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Raime - Quarter Turns Over a Living Line

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Artist: Raime

Album: Quarter Turns Over a Living Line

Label: Blackest Ever Black

Review date: Nov. 19, 2012

Blackest Ever Black is a rather silly name for a record label, but Raime — the London duo of Tom Halstead and Joe Andrews — have done the imprint justice with a series of 12”s that blend smog-choked industrial clatter with cavernous echo and slasher film ambience. It’s a horror soundtrack for a wrong turn through the depths of urban decay in post-rave Britain. And one that has built considerable anticipation for the group’s next move.

With Quarter Turns Over a Living Line, the boys expand their vision to an album-length format. Allowed the ability to spread out, they do so in a way both wire-wound and further frayed. If Dylan Carlson’s Earth have become ambassador of rusted Americana via their haunted desert psychedelia, Raime provides a U.K. counterpart. Taking their inspiration from the rainiest corners of London, and the industrial and post-punk music produced there, the duo land on a doom-dub sound darker than anything else pouring forth from contemporary speakers.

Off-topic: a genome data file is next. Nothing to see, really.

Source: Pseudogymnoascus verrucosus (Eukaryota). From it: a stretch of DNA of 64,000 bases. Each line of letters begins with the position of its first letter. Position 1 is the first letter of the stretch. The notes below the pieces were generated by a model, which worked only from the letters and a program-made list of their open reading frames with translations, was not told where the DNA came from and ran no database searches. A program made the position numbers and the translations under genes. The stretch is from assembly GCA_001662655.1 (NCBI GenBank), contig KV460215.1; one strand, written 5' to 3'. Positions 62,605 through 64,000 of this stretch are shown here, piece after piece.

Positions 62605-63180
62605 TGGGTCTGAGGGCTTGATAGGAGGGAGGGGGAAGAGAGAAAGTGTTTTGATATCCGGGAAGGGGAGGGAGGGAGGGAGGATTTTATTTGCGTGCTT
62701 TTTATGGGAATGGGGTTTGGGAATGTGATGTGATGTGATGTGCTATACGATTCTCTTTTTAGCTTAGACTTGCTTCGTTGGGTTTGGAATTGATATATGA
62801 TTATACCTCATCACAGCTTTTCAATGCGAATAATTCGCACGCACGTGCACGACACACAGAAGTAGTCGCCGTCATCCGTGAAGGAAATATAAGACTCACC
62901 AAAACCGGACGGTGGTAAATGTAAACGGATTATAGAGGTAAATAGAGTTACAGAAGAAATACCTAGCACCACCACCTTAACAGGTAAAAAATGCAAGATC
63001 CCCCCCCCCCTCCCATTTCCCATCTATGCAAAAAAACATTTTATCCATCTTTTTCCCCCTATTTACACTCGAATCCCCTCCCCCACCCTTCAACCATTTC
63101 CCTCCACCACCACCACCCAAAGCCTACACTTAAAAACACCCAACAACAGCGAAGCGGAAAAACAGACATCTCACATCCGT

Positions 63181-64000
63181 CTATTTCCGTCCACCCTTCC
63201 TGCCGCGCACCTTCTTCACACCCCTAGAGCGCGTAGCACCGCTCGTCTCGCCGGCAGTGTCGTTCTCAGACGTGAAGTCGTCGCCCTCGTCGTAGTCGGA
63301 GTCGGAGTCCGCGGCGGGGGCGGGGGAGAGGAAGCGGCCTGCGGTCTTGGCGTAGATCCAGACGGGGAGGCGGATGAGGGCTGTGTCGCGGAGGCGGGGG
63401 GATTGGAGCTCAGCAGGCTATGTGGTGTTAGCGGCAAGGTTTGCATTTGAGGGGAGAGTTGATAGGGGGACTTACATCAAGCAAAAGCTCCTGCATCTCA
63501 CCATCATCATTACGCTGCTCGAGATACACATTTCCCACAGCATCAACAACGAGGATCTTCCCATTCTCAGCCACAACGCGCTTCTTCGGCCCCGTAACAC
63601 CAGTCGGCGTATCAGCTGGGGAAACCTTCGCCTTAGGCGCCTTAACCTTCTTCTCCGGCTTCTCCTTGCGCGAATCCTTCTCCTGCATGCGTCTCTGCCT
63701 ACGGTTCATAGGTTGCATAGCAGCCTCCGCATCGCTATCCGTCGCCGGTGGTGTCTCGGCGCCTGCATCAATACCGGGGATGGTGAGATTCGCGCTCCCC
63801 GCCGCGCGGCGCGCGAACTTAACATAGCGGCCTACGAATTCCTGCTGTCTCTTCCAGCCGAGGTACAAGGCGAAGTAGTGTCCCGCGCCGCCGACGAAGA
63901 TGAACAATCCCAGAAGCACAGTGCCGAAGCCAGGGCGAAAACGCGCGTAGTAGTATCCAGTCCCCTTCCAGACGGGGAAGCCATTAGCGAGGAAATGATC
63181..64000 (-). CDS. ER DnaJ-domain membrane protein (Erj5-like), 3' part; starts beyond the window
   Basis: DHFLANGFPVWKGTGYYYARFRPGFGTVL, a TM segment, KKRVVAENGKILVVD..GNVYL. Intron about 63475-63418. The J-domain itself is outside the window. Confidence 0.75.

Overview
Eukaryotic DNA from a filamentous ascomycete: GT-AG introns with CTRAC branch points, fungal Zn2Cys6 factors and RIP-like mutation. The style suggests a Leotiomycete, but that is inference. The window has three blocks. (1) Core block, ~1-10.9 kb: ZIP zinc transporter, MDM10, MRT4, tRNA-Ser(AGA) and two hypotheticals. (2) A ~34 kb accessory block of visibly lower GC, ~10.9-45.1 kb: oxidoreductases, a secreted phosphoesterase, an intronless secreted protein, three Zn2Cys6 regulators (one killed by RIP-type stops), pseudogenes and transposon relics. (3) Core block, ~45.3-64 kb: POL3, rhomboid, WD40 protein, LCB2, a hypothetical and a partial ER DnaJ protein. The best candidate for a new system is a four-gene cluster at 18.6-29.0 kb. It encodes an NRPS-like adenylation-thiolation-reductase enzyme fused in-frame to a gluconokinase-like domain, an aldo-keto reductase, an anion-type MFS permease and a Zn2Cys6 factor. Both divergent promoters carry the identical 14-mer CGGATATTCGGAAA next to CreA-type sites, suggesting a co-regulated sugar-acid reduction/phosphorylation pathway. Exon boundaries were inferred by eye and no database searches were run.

The album features an added emphasis on live instrumentation compared to the earlier singles. Yet, the occasionally recognizable guitar licks add little human touch to the proceedings. Halstead and Andrews have spoken in interviews of how they recorded long instrumental pieces, then returned to the tapes to pluck the most damaged, unique elements. As such, on “Your Cast Will Tire,” the electric guitar plays not notes but string-grinding percussion, leaving just the metal-on-metal sound of frets scraping away.

“Soil and Colts,” released as a pre-album preview via SoundCloud, features monolithic clomps, between which are suspended wisps of sagging chords. Album-ending “The Dimming of Road and Rights” nearly sounds like a club banger slowed to a primal crawl — the soundtrack for an after hours joint where patrons dance in an opiated Audrey Horne-like sway.

Quarter Turns Over a Living Line is neither an easy, nor comforting listening, and absorbing the entire album can occasionally leave the listener gasping for air. However, as a portrait of a dystopian 21st century musical landscape, there is little better than this brand of pure British blackness.

By Ethan Covey

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